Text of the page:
Goon: Last of the Enforcers not as fun as Goon but still fun

(L-R) Liev Schreiber as Ross Rhea and Seann William Scott as Doug Glatt in the comedy film “Goon: Last of the Enforcers” a Momentum Pictures release. Photo courtesy of Momentum Pictures.

Goon: Last of the Enforcers suffers from sequelitis in that it’s not quite as great as the first film but it’s still one that is fun to watch.

Directed by Jay Baruchel from a screenplay written by Baruchel and Jesse Chabot, the sequel stars Seann William Scott, Alison Pill, Marc-André Grondin, Wyatt Russell, Callum Keith Rennie, Jason Jones, with Jay Baruchel, with Elisha Cuthbert, Kim Coates, and Liev Schreiber.

This is the feature directorial debut for Baruchel.  He takes over the chair from Goon director Michael Dowse.  It’s not a bad first outing.  Anytime you direct a sports comedy, there has to be a perfect mix of both sports and comedy.  So many sports comedies have failed where the previous Goon succeeded and this one does as well to an extent.

At the start of the film Doug Glatt (Scott) is forced into retirement after suffering one too many injuries.  He does this mostly out out of love to his pregnant wife, Eva (Pill).  He finds himself selling insurance but being a sports guy, he doesn’t want to give up on his dreams so when the Halifax Highlanders come calling, Doug listens and joins them.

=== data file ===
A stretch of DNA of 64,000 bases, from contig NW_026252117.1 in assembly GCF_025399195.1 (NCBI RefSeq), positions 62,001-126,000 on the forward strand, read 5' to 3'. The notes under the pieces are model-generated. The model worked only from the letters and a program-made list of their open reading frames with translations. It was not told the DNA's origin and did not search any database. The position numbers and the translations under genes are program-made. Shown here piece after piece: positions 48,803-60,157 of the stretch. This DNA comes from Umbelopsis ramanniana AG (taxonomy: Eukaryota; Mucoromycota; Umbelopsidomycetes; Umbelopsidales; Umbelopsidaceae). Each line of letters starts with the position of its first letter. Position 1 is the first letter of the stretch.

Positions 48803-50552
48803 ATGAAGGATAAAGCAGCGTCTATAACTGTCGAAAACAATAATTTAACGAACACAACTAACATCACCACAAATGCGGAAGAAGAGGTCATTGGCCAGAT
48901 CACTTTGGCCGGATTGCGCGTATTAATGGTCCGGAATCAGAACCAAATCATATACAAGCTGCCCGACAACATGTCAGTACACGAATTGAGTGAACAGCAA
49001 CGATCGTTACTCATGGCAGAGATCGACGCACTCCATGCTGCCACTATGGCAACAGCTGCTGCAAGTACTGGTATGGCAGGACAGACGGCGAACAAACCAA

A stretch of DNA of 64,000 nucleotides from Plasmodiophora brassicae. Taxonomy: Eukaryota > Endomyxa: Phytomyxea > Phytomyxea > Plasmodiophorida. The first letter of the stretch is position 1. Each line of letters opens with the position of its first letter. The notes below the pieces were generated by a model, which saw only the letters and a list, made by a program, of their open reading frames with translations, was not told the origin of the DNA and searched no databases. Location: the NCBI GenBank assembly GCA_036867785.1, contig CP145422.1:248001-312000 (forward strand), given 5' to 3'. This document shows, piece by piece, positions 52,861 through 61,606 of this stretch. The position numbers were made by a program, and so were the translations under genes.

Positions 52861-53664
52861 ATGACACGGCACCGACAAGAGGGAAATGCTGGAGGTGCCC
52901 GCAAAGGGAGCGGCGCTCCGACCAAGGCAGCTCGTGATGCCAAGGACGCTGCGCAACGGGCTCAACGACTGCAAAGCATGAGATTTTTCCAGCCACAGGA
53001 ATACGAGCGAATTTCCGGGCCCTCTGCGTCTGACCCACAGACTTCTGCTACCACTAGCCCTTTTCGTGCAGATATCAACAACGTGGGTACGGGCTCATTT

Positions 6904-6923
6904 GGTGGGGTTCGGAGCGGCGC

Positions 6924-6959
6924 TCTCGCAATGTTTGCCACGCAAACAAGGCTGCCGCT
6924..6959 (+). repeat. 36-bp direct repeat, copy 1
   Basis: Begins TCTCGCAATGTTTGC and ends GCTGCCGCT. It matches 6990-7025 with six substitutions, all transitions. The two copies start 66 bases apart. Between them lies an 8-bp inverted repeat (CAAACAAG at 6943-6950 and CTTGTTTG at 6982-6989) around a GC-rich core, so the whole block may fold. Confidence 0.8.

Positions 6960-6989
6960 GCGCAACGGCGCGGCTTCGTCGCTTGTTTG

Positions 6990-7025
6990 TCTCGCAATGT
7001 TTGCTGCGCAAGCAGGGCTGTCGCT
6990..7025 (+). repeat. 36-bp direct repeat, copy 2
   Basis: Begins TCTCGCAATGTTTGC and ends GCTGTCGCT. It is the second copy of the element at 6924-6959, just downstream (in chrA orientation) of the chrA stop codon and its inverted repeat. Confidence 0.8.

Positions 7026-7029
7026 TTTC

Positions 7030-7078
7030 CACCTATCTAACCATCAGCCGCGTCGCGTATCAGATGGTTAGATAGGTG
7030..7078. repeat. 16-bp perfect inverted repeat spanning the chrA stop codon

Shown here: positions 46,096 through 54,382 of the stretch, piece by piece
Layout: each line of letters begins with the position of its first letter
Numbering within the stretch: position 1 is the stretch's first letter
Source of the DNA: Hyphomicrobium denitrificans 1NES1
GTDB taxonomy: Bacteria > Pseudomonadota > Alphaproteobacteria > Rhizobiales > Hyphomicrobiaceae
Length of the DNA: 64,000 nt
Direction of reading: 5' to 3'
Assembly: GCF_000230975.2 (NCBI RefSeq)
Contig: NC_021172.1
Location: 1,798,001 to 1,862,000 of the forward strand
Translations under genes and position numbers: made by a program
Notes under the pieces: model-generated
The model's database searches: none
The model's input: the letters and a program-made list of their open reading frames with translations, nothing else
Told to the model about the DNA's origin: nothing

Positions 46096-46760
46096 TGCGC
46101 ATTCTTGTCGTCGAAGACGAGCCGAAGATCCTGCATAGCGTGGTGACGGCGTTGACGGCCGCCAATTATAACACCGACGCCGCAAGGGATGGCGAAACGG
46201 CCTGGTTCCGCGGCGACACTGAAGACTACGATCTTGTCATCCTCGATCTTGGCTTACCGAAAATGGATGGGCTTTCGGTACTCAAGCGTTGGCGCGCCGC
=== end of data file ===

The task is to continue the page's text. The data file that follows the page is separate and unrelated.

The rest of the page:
Schreiber returns as Ross “The Boss” Rhea, now the champ of of Bruised & Battered, a league that isn’t so much hockey in as much as it is just pure fighting.  Doug gets Ross to sign on as his training partner.  Both are at different points in their career.  Rhea is clearly on the way out.

Wyatt Russell is a newcomer to the franchise as Anders Cane.  He’s the bad guy in the sequel and all he really wants to do on the ice is please his dad, Hyrum Cane (Rennie).  His dad is a former Highlander Captain, a former coach of Montreal, and a Hall of Famer.

In typical sports comedy fashion, the film ends on the Highlanders scoring a goal on a buzzer beater to advance to the playoffs.  Spoiler alert:  this isn’t a spoiler alert because it’s such an overdone sports film cliche to win at the end of the movie, either for a championship or to go to the playoffs.

There’s the potential to make the Goon franchise a trilogy and I don’t think that we’ve seen the end of the squad.  After all, there was a five year period in between the two films.  Baruchel refers to Goon: Last of the Enforcers as “the end” so it’s possible that we meet up with the Highlanders somewhere in between.

Momentum Pictures will open Goon in select theaters, VOD platforms, and Digital HD on September 1, 2017.

Danielle Solzman

Danielle Solzman is native of Louisville, KY, and holds a BA in Public Relations from Northern Kentucky University and a MA in Media Communications from Webster University. She roots for her beloved Kentucky Wildcats, St. Louis Cardinals, Indianapolis Colts, and Boston Celtics. Living less than a mile away from Wrigley Field in Chicago, she is an active reader (sports/entertainment/history/biographies/select fiction) and involved with the Chicago improv scene. She also sees many movies and reviews them. She has previously written for Redbird Rants, Wildcat Blue Nation, and Hidden Remote/Flicksided. From April 2016 through May 2017, her film reviews can be found on Creators.

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